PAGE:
And there are so many patients that are living well with migraines once they find that right healthcare provider to help them and the right treatment or cocktail option for them. And what I think is [sort of?] positive is that there continues to be new research and new treatment options available for people that are living with migraine. So you’re going to find a wealth of knowledge but also the links to those other organizations such as yours that we want to make sure people that are living with migraine know about.
But you can also get information on how to — everything from health and fitness to eating right to just managing your overall health, and reminding especially women that we need to put ourselves on the list. We need to start prioritizing our own health, because if we don’t start taking better care of us, we are not going to be there to take care of our families. So it’s that validation that, yes, we are important, and here’s a website that can help you and remind you that you’re important and that you need to prioritize yourself and your health.
Molly: And I totally agree with that. I do think it’s important to maintain an overall healthy lifestyle because that really can impact how you live with a chronic condition like migraine.
And we do know that migraine can impact different areas of life, and that includes our relationships. How do you see migraine or other chronic conditions impacting interpersonal relationships, and do you have resources in HealthyWomen that can help with those relationships?
Beth: We do, and I think any chronic condition — and what we always look at from HealthyWomen’s perspective is relationships and sexual health play an important role on overall health. So, yes, I can’t imagine — I do not suffer from migraines, but I have spoken to a lot of women that have, and you just think about their path and their journey and the impact that it’s had on their marriages or relationships and that they’ve lost chapters of their lives, whether it’s a migraine on their wedding day or on their honeymoon or even their jobs. I mean, I know nurses that live with migraines, and you cannot always take off or take an extended time off from the hospital.
And so how do these women kind of figure out — or what’s the formula? And I think, going back to your question about the sexual health, yes, it’s an important piece. And so it’s giving them information. It’s giving them new information on treatments that can help manage.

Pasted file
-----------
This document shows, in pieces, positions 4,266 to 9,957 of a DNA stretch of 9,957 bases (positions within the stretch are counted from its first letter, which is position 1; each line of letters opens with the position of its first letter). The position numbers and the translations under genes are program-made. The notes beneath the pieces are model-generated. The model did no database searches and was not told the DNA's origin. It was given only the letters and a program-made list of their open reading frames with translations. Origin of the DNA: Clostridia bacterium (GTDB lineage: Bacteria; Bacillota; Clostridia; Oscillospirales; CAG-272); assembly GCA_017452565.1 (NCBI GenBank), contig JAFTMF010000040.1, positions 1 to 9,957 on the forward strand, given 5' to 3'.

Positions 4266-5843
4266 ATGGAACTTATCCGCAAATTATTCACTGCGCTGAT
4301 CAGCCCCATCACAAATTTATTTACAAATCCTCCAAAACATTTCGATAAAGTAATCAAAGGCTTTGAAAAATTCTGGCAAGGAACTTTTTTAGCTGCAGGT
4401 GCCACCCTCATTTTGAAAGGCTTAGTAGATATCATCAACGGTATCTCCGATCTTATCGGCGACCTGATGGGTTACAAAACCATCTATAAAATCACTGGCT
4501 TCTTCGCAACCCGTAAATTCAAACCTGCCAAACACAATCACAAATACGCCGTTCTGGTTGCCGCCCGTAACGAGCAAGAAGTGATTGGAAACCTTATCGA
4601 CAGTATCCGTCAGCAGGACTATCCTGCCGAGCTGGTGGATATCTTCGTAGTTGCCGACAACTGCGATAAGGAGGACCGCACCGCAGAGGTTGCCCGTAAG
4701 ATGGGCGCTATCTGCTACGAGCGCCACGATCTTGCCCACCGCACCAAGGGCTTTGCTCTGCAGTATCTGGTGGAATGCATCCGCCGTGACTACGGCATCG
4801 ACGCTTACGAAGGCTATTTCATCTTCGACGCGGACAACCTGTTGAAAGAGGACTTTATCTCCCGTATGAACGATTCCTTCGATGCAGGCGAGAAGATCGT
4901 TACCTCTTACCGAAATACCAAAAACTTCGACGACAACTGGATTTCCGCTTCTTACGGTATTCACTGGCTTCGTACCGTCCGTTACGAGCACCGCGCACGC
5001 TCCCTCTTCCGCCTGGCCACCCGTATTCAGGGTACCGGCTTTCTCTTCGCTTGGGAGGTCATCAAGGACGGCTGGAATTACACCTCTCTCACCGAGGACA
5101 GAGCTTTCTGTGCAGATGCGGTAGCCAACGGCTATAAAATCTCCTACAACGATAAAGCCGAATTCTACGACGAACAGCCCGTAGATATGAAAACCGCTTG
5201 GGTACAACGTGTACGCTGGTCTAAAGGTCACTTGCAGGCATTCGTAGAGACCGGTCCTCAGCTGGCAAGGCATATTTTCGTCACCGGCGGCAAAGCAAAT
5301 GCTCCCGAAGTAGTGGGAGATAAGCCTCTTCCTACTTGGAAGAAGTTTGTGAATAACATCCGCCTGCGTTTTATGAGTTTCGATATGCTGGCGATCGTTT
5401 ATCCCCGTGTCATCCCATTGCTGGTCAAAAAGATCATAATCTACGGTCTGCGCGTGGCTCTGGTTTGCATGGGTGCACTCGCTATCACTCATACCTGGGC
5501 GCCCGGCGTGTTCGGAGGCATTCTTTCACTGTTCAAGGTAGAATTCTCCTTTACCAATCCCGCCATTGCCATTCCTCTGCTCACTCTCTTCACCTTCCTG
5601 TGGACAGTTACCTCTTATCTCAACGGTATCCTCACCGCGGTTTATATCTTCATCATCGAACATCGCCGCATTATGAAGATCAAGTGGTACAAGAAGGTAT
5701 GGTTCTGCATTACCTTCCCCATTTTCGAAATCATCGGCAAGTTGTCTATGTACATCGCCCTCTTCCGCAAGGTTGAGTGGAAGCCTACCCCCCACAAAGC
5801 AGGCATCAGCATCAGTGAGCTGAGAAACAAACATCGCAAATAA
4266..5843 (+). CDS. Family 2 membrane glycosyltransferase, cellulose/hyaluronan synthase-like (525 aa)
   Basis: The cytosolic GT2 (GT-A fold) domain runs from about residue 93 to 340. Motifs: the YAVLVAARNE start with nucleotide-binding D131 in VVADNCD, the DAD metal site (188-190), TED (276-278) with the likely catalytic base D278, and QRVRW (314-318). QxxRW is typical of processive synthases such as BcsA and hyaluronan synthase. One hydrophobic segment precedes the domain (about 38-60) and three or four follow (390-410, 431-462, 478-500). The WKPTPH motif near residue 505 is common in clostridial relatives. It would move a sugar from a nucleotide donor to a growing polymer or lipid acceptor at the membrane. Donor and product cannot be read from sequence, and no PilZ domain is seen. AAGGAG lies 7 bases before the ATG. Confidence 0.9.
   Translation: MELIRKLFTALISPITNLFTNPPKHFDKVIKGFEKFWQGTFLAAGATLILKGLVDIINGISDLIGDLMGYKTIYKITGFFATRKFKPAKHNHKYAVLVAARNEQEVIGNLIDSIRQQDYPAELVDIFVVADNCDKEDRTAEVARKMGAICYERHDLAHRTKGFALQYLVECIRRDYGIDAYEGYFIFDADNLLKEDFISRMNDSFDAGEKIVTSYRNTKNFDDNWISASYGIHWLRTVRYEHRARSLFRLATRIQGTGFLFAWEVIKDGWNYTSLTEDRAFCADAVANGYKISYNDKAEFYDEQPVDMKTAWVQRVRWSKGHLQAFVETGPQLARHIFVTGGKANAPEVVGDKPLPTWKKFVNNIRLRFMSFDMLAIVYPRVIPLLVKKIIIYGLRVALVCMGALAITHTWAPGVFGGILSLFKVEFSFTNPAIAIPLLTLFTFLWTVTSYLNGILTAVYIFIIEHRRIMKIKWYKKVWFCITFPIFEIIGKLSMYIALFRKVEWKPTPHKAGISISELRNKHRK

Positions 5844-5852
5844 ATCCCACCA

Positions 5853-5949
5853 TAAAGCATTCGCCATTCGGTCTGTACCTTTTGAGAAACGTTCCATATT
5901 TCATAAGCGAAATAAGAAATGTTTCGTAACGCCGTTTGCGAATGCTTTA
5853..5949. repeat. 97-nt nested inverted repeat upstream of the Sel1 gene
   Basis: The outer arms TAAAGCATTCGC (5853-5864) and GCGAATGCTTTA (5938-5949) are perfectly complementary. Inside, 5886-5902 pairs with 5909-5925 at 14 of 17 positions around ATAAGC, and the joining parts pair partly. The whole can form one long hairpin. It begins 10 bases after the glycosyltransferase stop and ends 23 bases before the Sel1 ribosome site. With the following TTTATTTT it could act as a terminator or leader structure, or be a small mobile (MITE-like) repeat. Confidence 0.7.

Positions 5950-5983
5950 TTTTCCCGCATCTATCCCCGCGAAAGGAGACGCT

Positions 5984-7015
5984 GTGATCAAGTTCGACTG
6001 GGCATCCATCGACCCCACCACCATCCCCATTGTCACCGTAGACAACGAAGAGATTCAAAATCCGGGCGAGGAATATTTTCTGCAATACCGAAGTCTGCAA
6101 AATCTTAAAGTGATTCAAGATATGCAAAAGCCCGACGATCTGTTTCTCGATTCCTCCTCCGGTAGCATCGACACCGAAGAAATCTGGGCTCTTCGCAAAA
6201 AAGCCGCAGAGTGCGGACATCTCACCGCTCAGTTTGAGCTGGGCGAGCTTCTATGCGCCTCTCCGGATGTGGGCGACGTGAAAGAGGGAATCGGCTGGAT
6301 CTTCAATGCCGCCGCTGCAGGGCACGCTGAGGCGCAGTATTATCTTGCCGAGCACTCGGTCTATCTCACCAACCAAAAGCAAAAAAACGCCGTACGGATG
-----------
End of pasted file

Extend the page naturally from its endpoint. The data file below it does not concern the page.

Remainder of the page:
And one, specifically, type of migraine is chronic migraines, right, so where women are suffering with 15 or more migraines a month. I can’t imagine. I mean, sex wouldn’t even be on the table for me when you think about 15 times a month that you’re living with these chronic migraines. So it’s providing her the tools and the resources and also hearing from other women that are going through the same, similar health issue as they are.
Molly: And I think that’s so important to hear, to know that there are resources out there and to remind people that they’re not alone in what they’re dealing with, whether it be migraine or another chronic condition or illness that they are dealing with.
Beth: And it can also be the medication too, because medication can play — when you think, it’s not just migraines but anything from heart conditions, going through cancer treatments, anything that you’re doing for a chronic condition. The potential of it affecting different aspects of your health, including sexual health, [inaudible] very high. So making sure that they realize that they’re not alone and that it is a conversation that they should be having with their healthcare provider and their partner as well.
Molly: And that’s great too because we know that communication — and good communication — is so important in any type of relationship. And sometimes things aren’t easy to talk about, so making sure both sides are having those conversations is always good.
Living with a chronic condition like migraine can be difficult. You’re already dealing with a lot. Do you have suggestions on how to best have these conversations with family and friends on how to live life?
Beth: That’s a great question, and I think my advice would be just be very, very honest, because so many people — and what we’ve learned and what I’ve learned in working in the women’s health space and working on so many migraine programs is that many of these women are missing so many different functions because of their migraines, and they can’t control it. And as I shared, I have a few nursing colleagues that live with migraines, and so they have to make adjustments.
And so you may see — when you think about it, in the hospital you have very bright fluorescent lights, and I work in maternity and the nursery. So you’ve got these crazy lights on all the time, and so you’ll see a nurse wearing sunglasses in the nursery, and you’re thinking, “That’s crazy,” but it’s a trigger for her. So even when you’re having a migraine, those bright lights are just painful. So she has to adapt and wear sunglasses.
And where I’m going with this is that having those honest — being very upfront and very honest conversations about your condition and — let’s take migraines for the purpose of this conversation — letting people know maybe what triggers your migraine, what it feels like, and that you may not be able to attend because of a migraine I think is the way to approach it. It’s just being very honest, upfront.
And people are curious, so sharing what it’s like to live with migraines and what you might need, like comfort, and if people — because friends want to help, so if there’s things that your friends can do for you, they want to, so share. And I feel like that’s the biggest hurdle for a lot of us is that we do feel like we’re Superwoman, right, and we don’t need help.